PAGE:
In October 2015, shortly after the National Infrastructure Commission’s launch, we used our crystal ball to wonder what would happen when the body and the government would start to disagree. We asked: “Will the NIC speak out? Will the government listen?” We may now have answers to both these questions.
There was a lot to unpack in the 964-word resignation letter Lord Adonis sent to Theresa May, the UK Prime Minister, as he quit his post as chairman of the NIC last Friday.
The former transport secretary described legislation designed to formally take Britain out of the EU as “the worst legislation of my lifetime”. He also decried an alleged ongoing government bailout of the privatised East Coast rail franchise (which the Department of Transport denies).
At a time when May’s government is coming under pressure from the nationalisation-hungry Labour Party to display the benefits of privately owned infrastructure, Lord Adonis’s claim that the alleged bailout “benefits only the billionaire owners of these companies and their shareholders, while pushing rail fares still higher and threatening national infrastructure investment” offered a stark warning.
Even more worrying was Lord Adonis’s allegation that when raising this issue with both Chancellor Philip Hammond and Transport Secretary Chris Grayling, he “received no response from either minister beyond inappropriate requests to desist”.
In a follow-up interview with The Observer newspaper, he expanded on the conflict. “The government threatened the National Infrastructure Commission with non-co-operation if I carried on criticising Chris Grayling’s bailout,” he said. “I thought that was deeply improper since I am an independent advisor.
“Relations with the government had become increasingly tense in recent months because they kept telling me to shut up on Brexit, which I declined to do. I told them my views on Brexit were quite separate from the future of national infrastructure.”
Whether one agrees here with Lord Adonis’s views on Brexit and the alleged bailout is beside the point. A body designed to offer “independent, strategic thinking, analysis and advice” to the government on long-term infrastructure needs was allegedly being threatened by the very people supposed to receive such guidance.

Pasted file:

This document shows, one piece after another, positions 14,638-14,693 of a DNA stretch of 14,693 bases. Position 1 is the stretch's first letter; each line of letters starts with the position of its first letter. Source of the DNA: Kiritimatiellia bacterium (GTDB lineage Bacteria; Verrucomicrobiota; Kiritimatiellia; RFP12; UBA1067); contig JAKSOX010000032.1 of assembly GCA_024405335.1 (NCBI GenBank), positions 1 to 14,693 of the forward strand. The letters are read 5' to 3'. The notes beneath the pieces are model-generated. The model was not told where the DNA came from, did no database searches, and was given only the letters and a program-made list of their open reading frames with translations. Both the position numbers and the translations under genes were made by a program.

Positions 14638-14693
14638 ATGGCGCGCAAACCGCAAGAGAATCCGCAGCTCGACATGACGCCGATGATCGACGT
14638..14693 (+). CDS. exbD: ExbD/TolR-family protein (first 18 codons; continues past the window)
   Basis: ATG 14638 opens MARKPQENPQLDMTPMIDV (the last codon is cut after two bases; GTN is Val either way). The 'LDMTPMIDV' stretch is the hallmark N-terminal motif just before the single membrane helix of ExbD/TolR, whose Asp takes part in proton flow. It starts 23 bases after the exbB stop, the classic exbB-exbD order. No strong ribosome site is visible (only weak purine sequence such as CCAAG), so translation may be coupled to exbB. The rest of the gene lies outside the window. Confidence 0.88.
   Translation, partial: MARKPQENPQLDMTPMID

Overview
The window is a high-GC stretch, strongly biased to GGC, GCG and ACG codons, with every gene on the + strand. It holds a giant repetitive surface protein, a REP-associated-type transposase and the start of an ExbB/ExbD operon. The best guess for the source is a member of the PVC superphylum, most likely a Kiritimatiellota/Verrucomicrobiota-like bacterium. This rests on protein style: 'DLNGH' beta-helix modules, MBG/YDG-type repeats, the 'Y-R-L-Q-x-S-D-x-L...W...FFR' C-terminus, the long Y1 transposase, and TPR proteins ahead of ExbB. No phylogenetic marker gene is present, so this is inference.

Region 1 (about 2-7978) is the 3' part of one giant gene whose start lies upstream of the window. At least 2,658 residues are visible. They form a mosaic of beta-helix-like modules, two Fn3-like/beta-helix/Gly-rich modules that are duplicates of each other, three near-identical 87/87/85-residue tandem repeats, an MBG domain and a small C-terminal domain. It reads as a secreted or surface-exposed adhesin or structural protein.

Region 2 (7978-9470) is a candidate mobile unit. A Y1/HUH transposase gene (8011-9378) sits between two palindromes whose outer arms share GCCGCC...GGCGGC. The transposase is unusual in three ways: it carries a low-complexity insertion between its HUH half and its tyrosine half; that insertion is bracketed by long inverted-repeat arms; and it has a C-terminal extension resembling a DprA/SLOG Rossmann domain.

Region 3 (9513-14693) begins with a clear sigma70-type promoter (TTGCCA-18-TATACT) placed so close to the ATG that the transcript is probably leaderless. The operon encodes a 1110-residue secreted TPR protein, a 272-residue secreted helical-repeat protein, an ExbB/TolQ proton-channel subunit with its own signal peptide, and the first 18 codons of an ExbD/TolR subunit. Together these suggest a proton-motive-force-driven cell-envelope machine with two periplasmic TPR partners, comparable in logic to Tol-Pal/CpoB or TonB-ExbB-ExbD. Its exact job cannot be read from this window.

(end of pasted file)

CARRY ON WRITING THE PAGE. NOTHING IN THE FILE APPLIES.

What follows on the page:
The minister under which the NIC saw light, former Chancellor George Osborne, did not miss the chance to criticise his ex-colleagues, tweeting that he wanted the NIC “to have the bipartisan authority to generate a national consensus over long-term thinking – the key thing UK infra plans lack. It’s vital that’s sustained if NIC is to make lasting impact”.
Unless there is a substantial shifting of thought within the current government, Osborne will have to continue dreaming. After all, Lord Adonis was the second casualty in 2017 from the NIC following the sacking of former Deputy Prime Minister Lord Heseltine as NIC advisor in March, again following disputes with the government on its Brexit position.
The NIC is yet to spell out its post-Adonis future, although it almost doesn’t matter if his replacement is unable to impart long-term advice on a thin-skinned government. The irony of an apolitical and bipartisan organisation losing staff due to political disagreements is troubling.
Indeed, the short history of the NIC is symbolic of the conundrum of greenfield infrastructure investment. Despite its noble stated aims, it has been unable to steel itself against the short-term nature of political cycles. Some eight months after being launched, it was announced it would be formed on a statutory basis, providing true independence from government. However, a month later, the Cameron-Osborne axis departed following the Brexit referendum; in came Theresa May and the legislative plans were shelved, with the government confident the job could be done regardless.
Given its status as an advisory body for the long-term, the NIC’s achievements thus far are difficult to judge. But the short-term view is not encouraging.
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